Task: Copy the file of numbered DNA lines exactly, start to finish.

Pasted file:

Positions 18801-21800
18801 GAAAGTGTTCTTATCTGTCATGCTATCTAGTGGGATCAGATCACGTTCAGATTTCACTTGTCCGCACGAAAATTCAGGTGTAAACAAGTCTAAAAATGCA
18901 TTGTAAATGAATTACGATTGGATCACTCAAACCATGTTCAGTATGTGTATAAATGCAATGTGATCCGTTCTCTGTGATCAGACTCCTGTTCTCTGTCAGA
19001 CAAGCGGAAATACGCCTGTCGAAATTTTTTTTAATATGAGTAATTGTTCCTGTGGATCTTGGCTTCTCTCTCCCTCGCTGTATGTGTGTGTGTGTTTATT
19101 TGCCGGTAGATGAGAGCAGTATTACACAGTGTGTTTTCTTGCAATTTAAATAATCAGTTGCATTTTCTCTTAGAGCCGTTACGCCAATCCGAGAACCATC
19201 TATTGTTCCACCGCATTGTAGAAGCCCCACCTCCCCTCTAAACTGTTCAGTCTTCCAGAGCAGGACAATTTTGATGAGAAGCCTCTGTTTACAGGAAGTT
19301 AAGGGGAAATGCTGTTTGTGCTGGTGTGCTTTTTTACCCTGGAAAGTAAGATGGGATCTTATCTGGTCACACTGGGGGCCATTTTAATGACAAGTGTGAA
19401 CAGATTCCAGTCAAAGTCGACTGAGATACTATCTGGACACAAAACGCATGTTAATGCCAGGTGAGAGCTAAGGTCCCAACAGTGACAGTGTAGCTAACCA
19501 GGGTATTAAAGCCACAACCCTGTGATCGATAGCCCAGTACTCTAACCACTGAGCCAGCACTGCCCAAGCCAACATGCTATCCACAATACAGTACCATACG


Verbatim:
Positions 18801-21800
18801 GAAAGTGTTCTTATCTGTCATGCTATCTAGTGGGATCAGATCACGTTCAGATTTCACTTGTCCGCACGAAAATTCAGGTGTAAACAAGTCTAAAAATGCA
18901 TTGTAAATGAATTACGATTGGATCACTCAAACCATGTTCAGTATGTGTATAAATGCAATGTGATCCGTTCTCTGTGATCAGACTCCTGTTCTCTGTCAGA
19001 CAAGCGGAAATACGCCTGTCGAAATTTTTTTTAATATGAGTAATTGTTCCTGTGGATCTTGGCTTCTCTCTCCCTCGCTGTATGTGTGTGTGTGTTTATT
19101 TGCCGGTAGATGAGAGCAGTATTACACAGTGTGTTTTCTTGCAATTTAAATAATCAGTTGCATTTTCTCTTAGAGCCGTTACGCCAATCCGAGAACCATC
19201 TATTGTTCCACCGCATTGTAGAAGCCCCACCTCCCCTCTAAACTGTTCAGTCTTCCAGAGCAGGACAATTTTGATGAGAAGCCTCTGTTTACAGGAAGTT
19301 AAGGGGAAATGCTGTTTGTGCTGGTGTGCTTTTTTACCCTGGAAAGTAAGATGGGATCTTATCTGGTCACACTGGGGGCCATTTTAATGACAAGTGTGAA
19401 CAGATTCCAGTCAAAGTCGACTGAGATACTATCTGGACACAAAACGCATGTTAATGCCAGGTGAGAGCTAAGGTCCCAACAGTGACAGTGTAGCTAACCA
19501 GGGTATTAAAGCCACAACCCTGTGATCGATAGCCCAGTACTCTAACCACTGAGCCAGCACTGCCCAAGCCAACATGCTATCCACAATACAGTACCATACG